Image: Virgin Blue
Rick Rycroft  /  AP file
In 2000, Richard Branson's Virgin Group founded Australia's second best low-cost carrier. The airline now has a fleet of 53 Boeing 737s and was voted the 2007 Best National and Best Regional Airline at the Australian Federation of Travel Agents' National Travel Industry Awards for Excellence. Virgin Blue will launch an international airline, V Australia, for flights between Australia and the U.S. in late 2008.
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updated 8/14/2007 3:40:36 PM ET 2007-08-14T19:40:36

Unless you count the trail mix, you can't get a free meal on a domestic flight with a major carrier anymore. A bottle of water will cost you, and forget about a movie.

Why the skimpy offerings?

Cost-conscious mainstream airlines are trimming the fat, otherwise known as amenities, to provide the lowest fares possible. But as the flagships slim down, the category of low-cost carriers is rapidly beefing up, giving passengers the option of flying both comfortably and affordably.

Low-cost carriers tend to keep their prices down by flying out of fringe airports, relying on online booking and providing just the necessary level of onboard services. Many stock their fleets with one type of aircraft to minimize the amount of training for crews. As part of the discount category, the airlines also can operate without union agreements and employment contracts that often trouble legacy carriers.

A growing category
Starting out in 1971 as a small carrier in Texas with only three jets, Southwest Airlines is credited with giving birth to the low-cost-carrier phenomenon. Its founding mission was to fly passengers to short-haul destinations, on time and for the lowest fare possible. Nearly 36 years later, countless carriers have copied the philosophy.

Global flight information company OAG released a 2006 report identifying 40 low-cost carriers in Europe alone. It also revealed that Ryanair, a low-cost heavyweight based in Ireland, was carrying more passengers per month than British Airways.

And the number of passengers interested in booking with low-cost names is on the rise. The low-cost sector accounted for 16 percent, or 416,000, of the 2.6 million flights scheduled for July 2007, according to OAG's Quarterly Airline Traffic Statistics. Last month, 309.7 million seats were offered worldwide, of which 20 percent, or 61.9 million, were on low-cost carriers. In July 2006, low-cost seats made up only 16 percent of the 289.8 million airline seats on offer.

"There seem to be new low-cost [carriers] appearing every week," says Edward Plaisted, CEO of Skytrax, a London-based air transport research company. Simply being low-cost doesn't guarantee success, however. "Each year that goes by you see anywhere from four to eight new low-costs that can't keep the business model running and disappear after 12 months."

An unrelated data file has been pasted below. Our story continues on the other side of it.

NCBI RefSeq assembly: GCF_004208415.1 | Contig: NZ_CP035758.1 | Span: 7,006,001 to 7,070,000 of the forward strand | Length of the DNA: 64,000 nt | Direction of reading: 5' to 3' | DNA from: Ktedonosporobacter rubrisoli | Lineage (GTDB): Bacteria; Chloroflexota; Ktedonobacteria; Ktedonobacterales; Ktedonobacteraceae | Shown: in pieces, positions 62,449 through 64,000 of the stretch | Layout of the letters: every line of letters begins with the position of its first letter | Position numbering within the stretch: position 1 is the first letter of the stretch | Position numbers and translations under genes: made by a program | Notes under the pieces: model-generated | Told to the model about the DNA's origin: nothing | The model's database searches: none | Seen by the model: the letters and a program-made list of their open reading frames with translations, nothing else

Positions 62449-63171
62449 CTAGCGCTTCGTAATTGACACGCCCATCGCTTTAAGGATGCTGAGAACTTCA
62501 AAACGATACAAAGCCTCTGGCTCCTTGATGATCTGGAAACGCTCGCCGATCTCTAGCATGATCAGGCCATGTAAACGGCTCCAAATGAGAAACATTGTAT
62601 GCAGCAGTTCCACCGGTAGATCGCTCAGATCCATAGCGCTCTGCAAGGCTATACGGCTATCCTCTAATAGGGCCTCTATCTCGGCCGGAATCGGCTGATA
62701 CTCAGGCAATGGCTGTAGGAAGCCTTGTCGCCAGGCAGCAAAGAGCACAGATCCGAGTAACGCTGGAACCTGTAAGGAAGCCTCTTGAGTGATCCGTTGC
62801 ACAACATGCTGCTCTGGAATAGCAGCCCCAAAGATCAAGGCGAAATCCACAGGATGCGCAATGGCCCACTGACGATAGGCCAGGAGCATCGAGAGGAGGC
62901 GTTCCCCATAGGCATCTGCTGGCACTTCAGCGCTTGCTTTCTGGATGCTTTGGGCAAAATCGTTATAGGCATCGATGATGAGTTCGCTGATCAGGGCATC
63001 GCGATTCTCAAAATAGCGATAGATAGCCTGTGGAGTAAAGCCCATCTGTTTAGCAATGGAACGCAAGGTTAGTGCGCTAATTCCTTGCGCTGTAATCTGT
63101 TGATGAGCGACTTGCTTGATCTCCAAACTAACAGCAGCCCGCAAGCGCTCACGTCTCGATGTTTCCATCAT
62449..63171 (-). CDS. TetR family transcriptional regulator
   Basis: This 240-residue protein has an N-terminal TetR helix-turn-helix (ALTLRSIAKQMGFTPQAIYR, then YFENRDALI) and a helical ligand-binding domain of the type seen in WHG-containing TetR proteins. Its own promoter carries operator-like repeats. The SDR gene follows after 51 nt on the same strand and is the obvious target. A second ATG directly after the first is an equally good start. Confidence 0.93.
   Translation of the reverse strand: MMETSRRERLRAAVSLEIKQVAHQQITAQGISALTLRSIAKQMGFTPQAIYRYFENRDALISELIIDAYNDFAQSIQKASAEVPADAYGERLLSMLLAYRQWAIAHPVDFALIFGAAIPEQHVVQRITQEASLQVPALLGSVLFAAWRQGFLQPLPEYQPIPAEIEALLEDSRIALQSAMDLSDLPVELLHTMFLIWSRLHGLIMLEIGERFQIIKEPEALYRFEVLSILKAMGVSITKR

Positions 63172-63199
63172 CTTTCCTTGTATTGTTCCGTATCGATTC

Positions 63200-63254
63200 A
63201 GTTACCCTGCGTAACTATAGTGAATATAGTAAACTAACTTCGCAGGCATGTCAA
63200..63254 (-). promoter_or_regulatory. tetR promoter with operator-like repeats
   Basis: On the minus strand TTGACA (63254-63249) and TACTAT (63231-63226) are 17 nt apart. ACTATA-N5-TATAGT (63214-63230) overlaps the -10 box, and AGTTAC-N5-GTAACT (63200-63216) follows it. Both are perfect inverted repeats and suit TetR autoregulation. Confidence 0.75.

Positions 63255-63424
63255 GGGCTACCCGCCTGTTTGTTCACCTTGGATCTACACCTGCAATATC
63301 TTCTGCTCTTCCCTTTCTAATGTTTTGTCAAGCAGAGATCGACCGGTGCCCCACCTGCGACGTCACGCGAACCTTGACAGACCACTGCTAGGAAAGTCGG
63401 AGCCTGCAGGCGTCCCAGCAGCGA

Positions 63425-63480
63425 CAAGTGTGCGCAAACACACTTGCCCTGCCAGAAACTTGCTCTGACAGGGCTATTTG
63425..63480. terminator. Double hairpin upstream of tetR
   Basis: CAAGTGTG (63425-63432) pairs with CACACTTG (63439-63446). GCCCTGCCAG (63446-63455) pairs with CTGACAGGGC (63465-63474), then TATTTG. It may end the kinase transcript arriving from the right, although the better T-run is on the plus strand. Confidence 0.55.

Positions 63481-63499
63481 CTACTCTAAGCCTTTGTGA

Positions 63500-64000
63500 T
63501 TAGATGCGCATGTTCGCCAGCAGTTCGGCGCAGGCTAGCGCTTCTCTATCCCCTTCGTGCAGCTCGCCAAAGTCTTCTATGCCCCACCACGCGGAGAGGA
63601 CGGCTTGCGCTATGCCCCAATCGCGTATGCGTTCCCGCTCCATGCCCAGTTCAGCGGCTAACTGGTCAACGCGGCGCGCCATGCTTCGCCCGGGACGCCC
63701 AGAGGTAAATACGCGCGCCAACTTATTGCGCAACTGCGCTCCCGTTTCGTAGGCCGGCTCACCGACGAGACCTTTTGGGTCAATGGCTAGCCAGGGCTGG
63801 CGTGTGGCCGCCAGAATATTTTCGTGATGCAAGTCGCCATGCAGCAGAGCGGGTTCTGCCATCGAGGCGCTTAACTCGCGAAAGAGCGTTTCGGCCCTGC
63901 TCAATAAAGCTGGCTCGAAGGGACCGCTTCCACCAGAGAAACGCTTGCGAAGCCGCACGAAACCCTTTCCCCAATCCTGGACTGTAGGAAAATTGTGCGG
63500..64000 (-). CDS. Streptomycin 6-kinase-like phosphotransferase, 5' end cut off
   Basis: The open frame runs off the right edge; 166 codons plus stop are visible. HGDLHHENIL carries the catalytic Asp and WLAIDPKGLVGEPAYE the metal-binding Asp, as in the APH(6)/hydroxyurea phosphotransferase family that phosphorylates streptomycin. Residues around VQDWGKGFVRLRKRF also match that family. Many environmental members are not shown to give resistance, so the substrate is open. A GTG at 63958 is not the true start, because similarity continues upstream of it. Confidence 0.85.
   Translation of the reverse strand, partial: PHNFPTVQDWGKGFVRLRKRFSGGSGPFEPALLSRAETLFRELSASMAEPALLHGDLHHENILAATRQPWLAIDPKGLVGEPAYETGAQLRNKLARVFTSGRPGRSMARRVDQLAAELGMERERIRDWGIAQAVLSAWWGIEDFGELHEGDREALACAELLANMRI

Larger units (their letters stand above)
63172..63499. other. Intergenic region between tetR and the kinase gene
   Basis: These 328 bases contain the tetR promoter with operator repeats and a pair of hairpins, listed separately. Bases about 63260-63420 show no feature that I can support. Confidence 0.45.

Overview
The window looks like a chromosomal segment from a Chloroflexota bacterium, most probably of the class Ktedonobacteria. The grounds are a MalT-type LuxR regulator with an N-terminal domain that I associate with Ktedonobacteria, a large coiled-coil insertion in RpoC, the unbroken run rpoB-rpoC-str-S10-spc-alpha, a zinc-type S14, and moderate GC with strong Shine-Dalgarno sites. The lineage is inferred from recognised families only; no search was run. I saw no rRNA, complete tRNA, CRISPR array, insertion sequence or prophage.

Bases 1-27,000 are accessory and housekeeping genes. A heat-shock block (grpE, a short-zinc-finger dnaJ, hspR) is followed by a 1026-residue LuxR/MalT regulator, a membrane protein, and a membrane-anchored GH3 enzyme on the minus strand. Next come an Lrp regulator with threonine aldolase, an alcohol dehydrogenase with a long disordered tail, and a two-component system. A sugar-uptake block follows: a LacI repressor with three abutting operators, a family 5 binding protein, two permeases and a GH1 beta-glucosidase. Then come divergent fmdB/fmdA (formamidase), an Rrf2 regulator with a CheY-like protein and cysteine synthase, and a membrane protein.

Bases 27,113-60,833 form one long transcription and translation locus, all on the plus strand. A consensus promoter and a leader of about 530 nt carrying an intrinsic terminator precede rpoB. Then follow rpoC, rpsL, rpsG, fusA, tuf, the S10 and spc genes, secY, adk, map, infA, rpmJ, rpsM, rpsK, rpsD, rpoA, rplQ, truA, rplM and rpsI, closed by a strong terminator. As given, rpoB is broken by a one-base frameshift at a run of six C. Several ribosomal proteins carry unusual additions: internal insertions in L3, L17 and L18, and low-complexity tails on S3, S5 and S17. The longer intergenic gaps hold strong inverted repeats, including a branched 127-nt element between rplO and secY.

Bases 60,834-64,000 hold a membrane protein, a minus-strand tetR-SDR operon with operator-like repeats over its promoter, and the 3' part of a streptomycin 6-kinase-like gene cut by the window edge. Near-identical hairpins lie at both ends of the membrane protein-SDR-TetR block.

The best of the best
For its annual survey of the best low-cost airlines in the world, Skytrax examined commercial and front-line factors, surveying the accessibility and quality of Web sites—crucial for carriers that rely on online booking—and, perhaps most important, the clarity of prices and fares.

Because standards vary around the world and there are so many low-cost carriers, Skytrax named a global top three—Jetstar Airways, Air Berlin and easyJet—and broke down the remaining results by region. Southwest Airlines, the carrier that started it all, ranked second in North America, falling behind JetBlue.

To assess what people are getting for their money, Skytrax also took into account consumer surveys. While some low-cost carriers offer complimentary entertainment like satellite television and snacks, as on Austrian-based NIKI, many grant passengers only a seat, a reading light and a smile.

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The low-cost category remains the most competitive in Europe but is growing fastest in Asia, if for no other reason than that it has the biggest market. At the other end of the spectrum, South America and the Middle East emerged with only two top carriers each in the rankings, rather than three. Both regions have several other carriers, but they were deemed too small for inclusion.

New options
As the low-cost sector continues to heat up, so do the options in terms of seating and routes. While many traditional carriers offer one class, Jetstar offers a StarClass premium cabin, while Oasis Hong Kong gives passengers a choice between Business and Economy.

The introduction of classes in low-cost travel is the result of carriers taking on longer-haul flights. While flights under two hours are most profitable, as more travelers look to fly farther afield, these airlines want a piece of the action. Oasis Hong Kong already flies from Hong Kong to London and may offer flights to the U.S. shortly.

So if you can travel substantial distances for paltry prices aboard a low-cost carrier, why opt for a big name airline?

"[People] might choose them because of the miles or because the major carrier can come pretty close to matching the low-cost carrier in price," says Tom Michelson, vice president of operations for Airtreks, a team of travel consultants and experts that provide multistop international air travel service and technology. "Given the choice between the two, the traveler might want to go with the known entity."

But with low-cost carriers such as JetBlue providing complimentary, 24-channel, live satellite TV on every seat back, the unknown is looking better every day.

© 2012 Forbes.com

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